No statement on Pendley’s departure is available on the Colorado group’s website, although an archived website for Montana’s Fairfield Sun Timesindicates the foundation issued a press release in late December.

“The Board is very grateful for Perry’s decades of service,” CEO and board Chairman Roy Cohee said in the statement. “Perry’s passion and energy have led the foundation to prosper for nearly thirty years. His love of liberty will live on in the important work MSLF does. We wish him the very best in all that lies ahead.”

Source: NOMINATIONS: Meet the long-shot contender to lead Interior — Tuesday, January 29, 2019 — www.eenews.net

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Pahrump water order reversal signed by judge | Pahrump Valley Times

Nevada State Engineer Jason King listens to public comment during a subcommittee hearing at the Legislative Building in Carson City, Nev., on Friday, Aug. 26, 2016. (Cathleen Allison/Las Vegas Review-Journal)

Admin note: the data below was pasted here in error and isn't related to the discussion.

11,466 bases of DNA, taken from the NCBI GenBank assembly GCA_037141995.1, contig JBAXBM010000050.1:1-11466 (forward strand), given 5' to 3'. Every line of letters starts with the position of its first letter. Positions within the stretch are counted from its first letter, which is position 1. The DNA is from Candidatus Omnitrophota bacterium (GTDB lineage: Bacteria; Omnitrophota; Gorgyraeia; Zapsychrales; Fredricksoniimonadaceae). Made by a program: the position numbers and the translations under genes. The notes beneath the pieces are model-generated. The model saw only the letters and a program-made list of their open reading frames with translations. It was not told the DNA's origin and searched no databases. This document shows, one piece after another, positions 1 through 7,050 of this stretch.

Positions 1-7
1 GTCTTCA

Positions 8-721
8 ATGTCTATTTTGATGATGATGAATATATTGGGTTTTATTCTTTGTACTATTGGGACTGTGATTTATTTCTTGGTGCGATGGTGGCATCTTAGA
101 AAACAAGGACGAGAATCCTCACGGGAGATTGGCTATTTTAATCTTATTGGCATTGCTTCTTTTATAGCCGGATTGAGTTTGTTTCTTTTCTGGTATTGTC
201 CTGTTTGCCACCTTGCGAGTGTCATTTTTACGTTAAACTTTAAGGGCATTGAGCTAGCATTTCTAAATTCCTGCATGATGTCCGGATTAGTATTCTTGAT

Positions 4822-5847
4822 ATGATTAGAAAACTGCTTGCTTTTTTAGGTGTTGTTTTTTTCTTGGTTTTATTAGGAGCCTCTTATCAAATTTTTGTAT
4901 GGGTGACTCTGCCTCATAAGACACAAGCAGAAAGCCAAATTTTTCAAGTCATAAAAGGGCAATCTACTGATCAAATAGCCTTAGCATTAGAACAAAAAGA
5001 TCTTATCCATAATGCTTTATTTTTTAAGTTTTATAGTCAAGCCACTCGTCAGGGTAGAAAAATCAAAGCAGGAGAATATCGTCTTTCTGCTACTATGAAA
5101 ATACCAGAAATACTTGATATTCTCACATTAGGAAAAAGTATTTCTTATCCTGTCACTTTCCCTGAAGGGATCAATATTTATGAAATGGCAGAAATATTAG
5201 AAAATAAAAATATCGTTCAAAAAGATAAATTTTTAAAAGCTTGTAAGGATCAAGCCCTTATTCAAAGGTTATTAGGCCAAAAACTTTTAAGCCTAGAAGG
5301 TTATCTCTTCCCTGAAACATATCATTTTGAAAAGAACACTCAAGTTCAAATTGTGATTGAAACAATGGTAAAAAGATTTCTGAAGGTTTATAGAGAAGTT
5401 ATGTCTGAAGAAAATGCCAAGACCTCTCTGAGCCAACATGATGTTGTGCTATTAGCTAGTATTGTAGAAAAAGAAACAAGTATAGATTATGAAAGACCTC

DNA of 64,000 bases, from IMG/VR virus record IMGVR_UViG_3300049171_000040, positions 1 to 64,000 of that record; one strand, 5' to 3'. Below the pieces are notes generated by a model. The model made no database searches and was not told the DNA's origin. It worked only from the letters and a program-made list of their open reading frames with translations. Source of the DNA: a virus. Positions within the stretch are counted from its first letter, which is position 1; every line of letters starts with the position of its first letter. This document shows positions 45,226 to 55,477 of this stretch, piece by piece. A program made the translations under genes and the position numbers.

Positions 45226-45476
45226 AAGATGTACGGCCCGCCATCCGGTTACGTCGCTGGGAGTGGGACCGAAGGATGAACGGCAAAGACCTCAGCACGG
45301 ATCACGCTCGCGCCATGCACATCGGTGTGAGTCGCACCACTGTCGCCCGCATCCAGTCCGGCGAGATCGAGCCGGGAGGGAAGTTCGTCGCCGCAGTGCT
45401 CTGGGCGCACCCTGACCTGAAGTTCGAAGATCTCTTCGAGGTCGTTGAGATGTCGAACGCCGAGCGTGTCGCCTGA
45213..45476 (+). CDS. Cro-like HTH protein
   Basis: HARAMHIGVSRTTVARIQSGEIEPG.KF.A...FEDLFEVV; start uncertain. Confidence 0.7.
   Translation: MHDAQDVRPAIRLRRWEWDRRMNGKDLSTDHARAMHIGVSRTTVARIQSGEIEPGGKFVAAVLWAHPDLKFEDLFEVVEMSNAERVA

On Nov. 8 a Nevada district court judge ruled that Nevada State Engineer Order #1293(A) be rescinded and now, a month later, the court order making that ruling official has been signed and filed.

However, the fight is far from over, with the receipt of the court order by the state engineer’s signaling a 30-day period in which it can file an appeal over that decision. According to office representatives, the engineer does indeed plan to seek an appeal and Pahrump residents will have to bide their time once again as they wait to see the ultimate result of this battle of the engineer’s office versus area property owners, well drillers and real estate agents.

“Given the significant potential impact of the court’s ruling on all Nevada water users, the state engineer intends to appeal the District Court’s decision to the Nevada Supreme Court and to simultaneously seek a stay of the decision,” Nevada Department of Conservation and Natural Resources Public Information Officer JoAnn Kittrell stated when reached for comment on behalf of the state engineer’s office.


Order #1293 was issued by Nevada State Engineer Jason King in Dec. 2017, following a request for such action by the Nye County Water District Governing Board. The order restricted the drilling of domestic wells in Pahrump’s Basin #162 by requiring that all new domestic wells have at least two acre-feet of water rights relinquished to the state in support of the well, prompting a wave of criticism and concern in the valley.